The story of both films is about the tiny tenor Ricardo. He is famous and loved because of his beautiful records and radio performances, but more than anything else he would like to perform on stage. Because of his exceptionally small stature nobody dares to take that risk. When he finally succeeds in getting a stage contract, it appears that he has to perform, dressed as a clown, a comical act together with his handsome friend Rigo (played by Viktor de Kowa). Ricardo is very disappointment, but decides to do it anyway. A stage is a stage. And besides, he is in love with record saleswoman Nina (played by Charlotte Ander) and that seems to be the only matter that counts. Until he finds out that Nina is actually not in love with him, but his friend Rigo. Ricardo is not happy in love, but at stage, in the end without his clown costume, he gives a fantastic performance.
Going through the schedule I would like analyze both films and therewith hand the reader enough convincing elements leading to the conclusion that MY SONG GOES ROUND THE WORLD is a MLV of EIN LIED GEHT UM DIE WELT and not a remake.
First, the title of the MLA is a literal translation of the German ‘original’, which at least indicates that the makers of the English version didn’t want to change the meaning of the film. The director of both versions is Richard Oswald. The producer of the German spoken ‘original’ is Rio-Film, the company of Richard Oswald, who is also the co-producer in the English version. The recordings of the ‘original’ took place from the beginning of March 1933 in a German studio and in Venice. The English version was shot during two weeks at the end of June, beginning of July in 1934 in a British studio. The scriptwriters of the German film are Ernst Neubach and Heinz Goldberg. On the credits of the British MLA is written that the adaptation and script are the responsibility of Clifford Grey and Frank Miller. The ‘original’ on which the adaptation has been based, is not mentioned, but it is clear that that was the script Ernst Neubach and Heinz Goldberg had written.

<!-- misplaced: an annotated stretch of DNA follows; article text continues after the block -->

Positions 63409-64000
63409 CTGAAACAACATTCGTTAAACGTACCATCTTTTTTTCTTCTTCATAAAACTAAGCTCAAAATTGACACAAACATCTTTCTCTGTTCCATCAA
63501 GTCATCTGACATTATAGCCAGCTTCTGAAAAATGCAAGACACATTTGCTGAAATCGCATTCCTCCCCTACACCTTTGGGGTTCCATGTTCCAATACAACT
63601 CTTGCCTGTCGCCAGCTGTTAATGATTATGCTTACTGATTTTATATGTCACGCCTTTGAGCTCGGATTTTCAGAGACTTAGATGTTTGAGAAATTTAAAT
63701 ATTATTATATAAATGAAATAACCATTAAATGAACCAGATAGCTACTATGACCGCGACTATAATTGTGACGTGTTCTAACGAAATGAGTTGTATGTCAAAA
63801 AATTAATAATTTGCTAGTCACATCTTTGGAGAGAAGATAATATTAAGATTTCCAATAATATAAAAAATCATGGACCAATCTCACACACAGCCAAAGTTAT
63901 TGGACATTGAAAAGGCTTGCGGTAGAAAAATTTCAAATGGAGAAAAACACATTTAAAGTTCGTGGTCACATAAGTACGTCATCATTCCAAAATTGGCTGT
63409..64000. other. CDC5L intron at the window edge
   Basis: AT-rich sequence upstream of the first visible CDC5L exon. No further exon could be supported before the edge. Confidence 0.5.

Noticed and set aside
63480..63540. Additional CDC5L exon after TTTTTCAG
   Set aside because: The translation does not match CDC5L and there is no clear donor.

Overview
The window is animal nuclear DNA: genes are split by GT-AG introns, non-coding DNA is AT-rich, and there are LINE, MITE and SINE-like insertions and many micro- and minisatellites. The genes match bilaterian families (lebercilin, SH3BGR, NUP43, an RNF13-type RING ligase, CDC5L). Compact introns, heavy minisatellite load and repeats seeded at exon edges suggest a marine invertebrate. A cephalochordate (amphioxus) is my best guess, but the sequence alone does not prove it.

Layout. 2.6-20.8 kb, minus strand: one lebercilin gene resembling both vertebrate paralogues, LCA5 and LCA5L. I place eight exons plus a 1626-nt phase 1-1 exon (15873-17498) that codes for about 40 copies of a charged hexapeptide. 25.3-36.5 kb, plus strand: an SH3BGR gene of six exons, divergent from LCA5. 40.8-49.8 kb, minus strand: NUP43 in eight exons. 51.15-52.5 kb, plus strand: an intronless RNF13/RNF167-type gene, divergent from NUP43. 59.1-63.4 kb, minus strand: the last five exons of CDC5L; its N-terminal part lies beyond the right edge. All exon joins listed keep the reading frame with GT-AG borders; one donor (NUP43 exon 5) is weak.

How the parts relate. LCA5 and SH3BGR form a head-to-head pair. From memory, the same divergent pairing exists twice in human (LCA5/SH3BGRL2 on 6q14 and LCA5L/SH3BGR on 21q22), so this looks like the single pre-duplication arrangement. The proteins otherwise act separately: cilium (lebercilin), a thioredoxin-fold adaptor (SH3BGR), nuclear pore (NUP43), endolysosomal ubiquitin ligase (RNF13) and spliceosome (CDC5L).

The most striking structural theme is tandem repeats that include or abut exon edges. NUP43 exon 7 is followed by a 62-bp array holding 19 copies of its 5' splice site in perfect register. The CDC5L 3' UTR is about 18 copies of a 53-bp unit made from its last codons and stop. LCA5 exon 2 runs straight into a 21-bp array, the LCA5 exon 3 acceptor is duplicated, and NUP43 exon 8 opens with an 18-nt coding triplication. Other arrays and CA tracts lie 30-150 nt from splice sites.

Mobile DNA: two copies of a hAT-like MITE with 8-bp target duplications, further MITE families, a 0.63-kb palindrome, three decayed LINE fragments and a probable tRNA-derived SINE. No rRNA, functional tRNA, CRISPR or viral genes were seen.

In both versions there is unity of body and voice, an important element to distinguish for example MLV’s and remakes from dubbed versions. But, in the English version it appears to be that some scenes in the film are dubbed, for instance in the radio building where Ricardo does an audition and in the recordshop where Nina works. The reason for dubbing these scenes has to be a financial one. The production time in London was only two weeks, and dubbing these scenes probably was the most economic way to do it.